Nobody had even even thought to complete a 900 in skateboarding until Tony Hawk did it in 1997. Once he did, the floodgates opened and now many boarders can do it. I think the same applies to players on tour who make their salary with their driver. Woodland had won regular tour events but majors were for guys who had sparkling short games and dazzling iron play. Then Dustin Johnson won a major. Now Koepka is winning majors. I think Gary Woodland sees this success of people who play the game in a similar way to how he plays it and that gives him the confidence to go out and win a major in that fashion as well.
Gary Woodland improved his mental practice in order to win the US Open.
Gary Woodland improved his mental practice in order to win the US Open. It was noticeable during the closing holes on Sunday. He was visibly uncomfortable with the spotlight and the pressure, but he kept himself composed through his mental routine between shots. Mantras were being repeated in his mind which allowed him ample energy for the decisions that needed to be made and the shots to be played.
For Gary, it was a “perfect storm”:
More than game improvement, I think the difference maker for Gary Woodland at Pebble Beach was his mental focus on one shot at a time, staying relaxed in the moment and concentration on his own golf game.
At the elite level, players understand the formula for success: Stay close, avoid big numbers, middle of the green, hit fairways, putt well, etc.
For Gary, it was a “perfect storm”: calm demeanor and thoughtful execution. He didn’t change his style. Gary confidently maintained and owned his way to play. He excelled at the right time in the perfect place.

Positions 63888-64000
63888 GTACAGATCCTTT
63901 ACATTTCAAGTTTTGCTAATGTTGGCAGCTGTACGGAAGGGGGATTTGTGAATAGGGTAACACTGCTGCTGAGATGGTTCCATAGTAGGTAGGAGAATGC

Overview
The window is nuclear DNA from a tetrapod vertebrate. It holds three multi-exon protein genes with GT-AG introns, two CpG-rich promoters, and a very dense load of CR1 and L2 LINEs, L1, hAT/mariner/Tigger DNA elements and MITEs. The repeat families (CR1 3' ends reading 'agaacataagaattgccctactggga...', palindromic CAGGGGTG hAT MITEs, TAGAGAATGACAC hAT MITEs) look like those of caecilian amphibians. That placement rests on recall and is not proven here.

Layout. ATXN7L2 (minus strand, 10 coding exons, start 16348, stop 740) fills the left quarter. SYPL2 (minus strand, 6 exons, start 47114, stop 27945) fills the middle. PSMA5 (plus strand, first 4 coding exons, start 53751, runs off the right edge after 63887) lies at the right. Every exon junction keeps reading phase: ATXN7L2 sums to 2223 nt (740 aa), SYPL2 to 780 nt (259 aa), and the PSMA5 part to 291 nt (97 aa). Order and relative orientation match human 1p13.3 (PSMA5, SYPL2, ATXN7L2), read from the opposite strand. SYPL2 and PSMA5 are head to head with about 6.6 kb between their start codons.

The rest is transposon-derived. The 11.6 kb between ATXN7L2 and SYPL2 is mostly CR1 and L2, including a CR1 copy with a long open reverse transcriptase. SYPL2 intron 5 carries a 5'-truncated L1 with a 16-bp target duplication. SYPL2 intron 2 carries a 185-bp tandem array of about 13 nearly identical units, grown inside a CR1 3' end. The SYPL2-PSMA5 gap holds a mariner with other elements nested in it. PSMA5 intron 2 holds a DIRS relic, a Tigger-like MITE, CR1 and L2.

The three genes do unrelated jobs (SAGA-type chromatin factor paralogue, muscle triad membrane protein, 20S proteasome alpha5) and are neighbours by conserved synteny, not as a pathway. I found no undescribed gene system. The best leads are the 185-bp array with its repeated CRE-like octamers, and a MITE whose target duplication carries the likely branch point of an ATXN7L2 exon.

Most golfers could benefit from Gary’s mental approach when they play golf. Stay in your lane, do the things you can, keep it simple, etc. All good advice. Those who understand and can apply these simple thoughts to their own game will experience more enjoyment and more success. For the others, hopefully, they can find a PGA Professional to guide them there.
Not only did Woodland seek out Cowen he also started working with the UK putting guru Phil Kenyon
In regards to Gary Woodland’s improvement, clearly he was always a premiere ball striker but as his stats showed he struggled with his short game. What I was really struck by is how Gary Woodland’s coach Butch Harmon graciously showed a genuine interest in the improvement of his pupil’s game by suggesting that he should pay a visit to the great UK teacher Pete Cowen to focus mainly on the short game.. As you are well aware Pete Cowen instructs Henrik Stenson and many other European stars. I have always looked upon Cowen as the “Butch Harmon” of Europe. Not only did Woodland seek out Cowen he also started working with the UK putting guru Phil Kenyon. This dynamic teaching trio of Harmon, Cowen and Kenyon mixed with Woodland’s immense talent created a perfect blend for success which was so beautifully displayed at Pebble.
As a teacher it was wonderful to see a legendary instructor like Butch Harmon put his ego aside by making a suggestion that would ultimately change Gary Woodland’s career and life forever.
I think his calm, business type attitude is what really helped him keep it together over the weekend at Pebble Beach.
I know Gary Woodland has been working on his short game, mainly putting being the focus, but I think his calm, business type attitude is what really helped him keep it together over the weekend at Pebble Beach. His calmness under pressure is a lot like Brooks and when you know you have the physical ability to do what you want with a golf ball that does lead to calmness. Enjoyed the pieces over the weekend also showing the type of person he is and again all he has seen and learned about himself has brought him to this point. Continued good luck Gary.
His short game was significantly better for the US Open.
Gary Woodland has been a very good player for many years. His short game was significantly better for the US Open. His short game stats for the season would not lead you to believe he would have had that success. Just a great week where everything came together.